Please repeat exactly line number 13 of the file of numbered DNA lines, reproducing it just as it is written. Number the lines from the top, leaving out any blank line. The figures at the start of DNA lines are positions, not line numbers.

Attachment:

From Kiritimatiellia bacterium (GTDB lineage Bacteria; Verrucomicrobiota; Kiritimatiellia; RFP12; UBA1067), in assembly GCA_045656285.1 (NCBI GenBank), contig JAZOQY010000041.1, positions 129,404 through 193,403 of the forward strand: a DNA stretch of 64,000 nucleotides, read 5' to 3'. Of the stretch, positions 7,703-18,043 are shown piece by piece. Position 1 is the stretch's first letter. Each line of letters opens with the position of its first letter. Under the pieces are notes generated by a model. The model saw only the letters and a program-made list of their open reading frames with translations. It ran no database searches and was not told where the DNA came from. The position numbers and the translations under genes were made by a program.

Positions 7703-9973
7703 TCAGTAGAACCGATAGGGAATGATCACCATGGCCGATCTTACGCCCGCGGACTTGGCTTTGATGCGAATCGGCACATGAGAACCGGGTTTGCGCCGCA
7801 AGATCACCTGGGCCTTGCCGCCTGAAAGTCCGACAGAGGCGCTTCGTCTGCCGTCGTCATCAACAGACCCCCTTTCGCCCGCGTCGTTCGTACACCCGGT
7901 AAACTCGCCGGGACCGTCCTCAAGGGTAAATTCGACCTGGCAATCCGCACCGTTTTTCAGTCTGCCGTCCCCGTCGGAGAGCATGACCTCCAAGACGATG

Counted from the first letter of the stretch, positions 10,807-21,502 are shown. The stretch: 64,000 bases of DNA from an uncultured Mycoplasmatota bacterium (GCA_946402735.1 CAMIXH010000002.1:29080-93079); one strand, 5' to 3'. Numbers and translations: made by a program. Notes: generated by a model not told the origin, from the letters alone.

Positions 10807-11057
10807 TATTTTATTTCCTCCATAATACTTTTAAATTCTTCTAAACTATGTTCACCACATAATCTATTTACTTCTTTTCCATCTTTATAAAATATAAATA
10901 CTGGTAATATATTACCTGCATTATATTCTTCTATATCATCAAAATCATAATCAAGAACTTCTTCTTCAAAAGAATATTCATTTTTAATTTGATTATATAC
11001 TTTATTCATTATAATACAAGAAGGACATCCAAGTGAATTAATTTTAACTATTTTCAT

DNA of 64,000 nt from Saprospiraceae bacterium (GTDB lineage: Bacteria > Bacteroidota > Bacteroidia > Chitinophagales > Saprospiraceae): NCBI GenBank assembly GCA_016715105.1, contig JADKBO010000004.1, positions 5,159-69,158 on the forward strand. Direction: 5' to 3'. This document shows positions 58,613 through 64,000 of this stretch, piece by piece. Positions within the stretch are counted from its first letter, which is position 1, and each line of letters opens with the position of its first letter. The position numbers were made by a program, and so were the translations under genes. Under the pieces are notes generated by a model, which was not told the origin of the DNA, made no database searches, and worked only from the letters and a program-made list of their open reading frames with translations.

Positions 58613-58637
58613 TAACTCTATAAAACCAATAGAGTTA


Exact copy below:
58613 TAACTCTATAAAACCAATAGAGTTA